On Sunday, President Donald Trump tweeted that he will be "demand[ing]" that the Justice Department open an investigation to determine whether the counterintelligence investigation opened in 2016 regarding the Trump campaign's ties to Russia was opened "for Political Purposes" by the Obama administration.
The tweet could set up a constitutional crisis. Or it could set up a now-familiar process of lawyers, essentially, pushing off the request to avoid such a crisis. Or it could be forgotten by the week's end.
The initial response from the Justice Department suggested an attempt to take the middle path.
"If anyone did infiltrate or surveil participants in a presidential campaign for inappropriate purposes, we need to know about it and take appropriate action," Deputy Attorney General Rod Rosenstein said in a late Sunday afternoon statement responding to Trump's tweet.
The Sunday tweet was part of the continued fallout from recent reporting on an FBI source who met with George Papadopoulos and Carter Page — two members of the Trump campaign whose Russia ties were part of the counterintelligence investigation. On Saturday, in the wake of the Friday reports, Trump tweeted, "If the FBI or DOJ was infiltrating a campaign for the benefit of another campaign, that is a really big deal."
In other instances when Trump or Republicans in Congress have pushed for more action from the Justice Department — like when some Republicans sought appointment of a second special counsel to investigate the FBI for potential abuse of the Foreign Intelligence Surveillance Court process — Rosenstein and Attorney General Jeff Sessions either have referred the issue to the department's inspector general or assigned a particular US attorney to review the matter.
On Sunday, the Justice Department appeared to be seeking that approach again.
DOJ spokesperson Sarah Isgur Flores said that the department has asked the inspector general "to expand the ongoing review of the FISA application process to include determining whether there was any impropriety or political motivation in how the FBI conducted its counterintelligence investigation of persons suspected of involvement with the Russian agents who interfered in the 2016 presidential election."
"As always," she added, "the Inspector General will consult with the appropriate U.S. Attorney if there is any evidence of potential criminal conduct."
Earlier this year, when Trump and Sessions sparred over the handling of the allegations of FISA abuse, Sessions appeared to draw a line as to his handling of the department and his office in such matters.
"We have initiated the appropriate process that will ensure complaints against this Department will be fully and fairly acted upon if necessary," he said then. "As long as I am the Attorney General, I will continue to discharge my duties with integrity and honor, and this Department will continue to do its work in a fair and impartial manner according to the law and Constitution."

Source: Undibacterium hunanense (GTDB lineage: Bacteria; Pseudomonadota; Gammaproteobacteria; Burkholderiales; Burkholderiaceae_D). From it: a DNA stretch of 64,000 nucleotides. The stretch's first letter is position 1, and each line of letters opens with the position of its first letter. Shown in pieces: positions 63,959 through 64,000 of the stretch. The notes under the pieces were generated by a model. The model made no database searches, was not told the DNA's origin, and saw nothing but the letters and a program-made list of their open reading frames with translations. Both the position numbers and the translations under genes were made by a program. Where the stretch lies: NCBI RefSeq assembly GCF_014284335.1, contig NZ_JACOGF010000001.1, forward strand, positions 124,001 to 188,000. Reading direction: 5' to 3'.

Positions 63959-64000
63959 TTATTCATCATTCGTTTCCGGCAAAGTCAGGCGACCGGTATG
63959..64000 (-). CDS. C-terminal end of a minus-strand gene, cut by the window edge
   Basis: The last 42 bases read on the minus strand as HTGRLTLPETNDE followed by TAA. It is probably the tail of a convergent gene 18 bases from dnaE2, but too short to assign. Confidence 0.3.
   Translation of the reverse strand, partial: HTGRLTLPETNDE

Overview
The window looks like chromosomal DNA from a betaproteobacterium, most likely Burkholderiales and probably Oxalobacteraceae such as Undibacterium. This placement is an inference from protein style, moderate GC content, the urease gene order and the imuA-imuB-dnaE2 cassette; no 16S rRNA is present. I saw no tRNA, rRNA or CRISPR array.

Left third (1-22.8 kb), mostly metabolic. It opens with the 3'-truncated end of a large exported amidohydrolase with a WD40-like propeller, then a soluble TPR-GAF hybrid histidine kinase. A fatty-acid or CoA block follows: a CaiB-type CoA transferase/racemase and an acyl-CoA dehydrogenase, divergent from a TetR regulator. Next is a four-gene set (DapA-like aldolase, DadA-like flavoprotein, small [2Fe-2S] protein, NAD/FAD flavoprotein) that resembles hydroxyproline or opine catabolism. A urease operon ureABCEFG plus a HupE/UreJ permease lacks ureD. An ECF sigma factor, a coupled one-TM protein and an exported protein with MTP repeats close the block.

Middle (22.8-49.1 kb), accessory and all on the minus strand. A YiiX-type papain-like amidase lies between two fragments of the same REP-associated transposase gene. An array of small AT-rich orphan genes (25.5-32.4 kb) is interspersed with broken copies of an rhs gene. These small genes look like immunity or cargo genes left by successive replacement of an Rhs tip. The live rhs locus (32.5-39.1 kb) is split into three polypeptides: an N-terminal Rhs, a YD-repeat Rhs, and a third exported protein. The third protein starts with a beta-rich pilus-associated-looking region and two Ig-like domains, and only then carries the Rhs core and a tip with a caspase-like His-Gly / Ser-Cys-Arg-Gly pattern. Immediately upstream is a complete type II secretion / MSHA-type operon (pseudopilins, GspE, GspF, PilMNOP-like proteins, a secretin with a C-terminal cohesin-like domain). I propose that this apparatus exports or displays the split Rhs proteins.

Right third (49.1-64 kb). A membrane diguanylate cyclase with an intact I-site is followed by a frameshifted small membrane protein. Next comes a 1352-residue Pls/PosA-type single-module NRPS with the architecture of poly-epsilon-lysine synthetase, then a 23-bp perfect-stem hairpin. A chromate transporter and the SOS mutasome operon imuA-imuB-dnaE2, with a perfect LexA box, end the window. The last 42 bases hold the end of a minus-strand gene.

In addition to referring the allegations of wrongdoing — which relate to the FISA warrant sought in October 2016 against former Trump campaign aide Carter Page — to DOJ Inspector General Michael Horowitz, Sessions tasked US Attorney John Huber, from Utah, with determining what other steps might be needed.
In another instance, Sessions asked US Attorney John Lausch, Chicago's top federal prosecutor, to oversee the production of a document to a House committee that had been criticizing the department for its slow pace.
Some observers saw Sunday's tweet differently from these past instances, however — and the speed with which DOJ responded to Trump's tweet reinforced the heightened concern raised in some quarters.
If Trump specifically demands that the Justice Department open a criminal investigation, these people argued, it is not clear that a roundabout response would take care of the matter. Such an order, they said, could set up the most stark conflict between Trump and the Justice Department — a potential crisis point for the fraught relationship between the White House and senior leadership of DOJ.
"So if the President really gives Rod Rosenstein or [FBI Director] Chris Wray an order (as opposed to Twitter bluster) demanding a particular investigation not properly predicated under FBI/DOJ guidelines for this overtly political purpose, I believe both men will resign rather than comply," Lawfare's Ben Wittes wrote on Sunday afternoon.
"The Department of Justice doesn't open investigations for political pu[r]poses, which is what the president says today he will order tomorrow," Carrie Cordero, a lawyer with significant background in national security law, wrote. "There are rules."
On the other hand, it was a Sunday afternoon Trump tweet. The use of "I hereby demand," from a normal president would seem pretty official. However, the last time Trump used that language on Twitter, it was apparently taken as bluster and more or less ignored.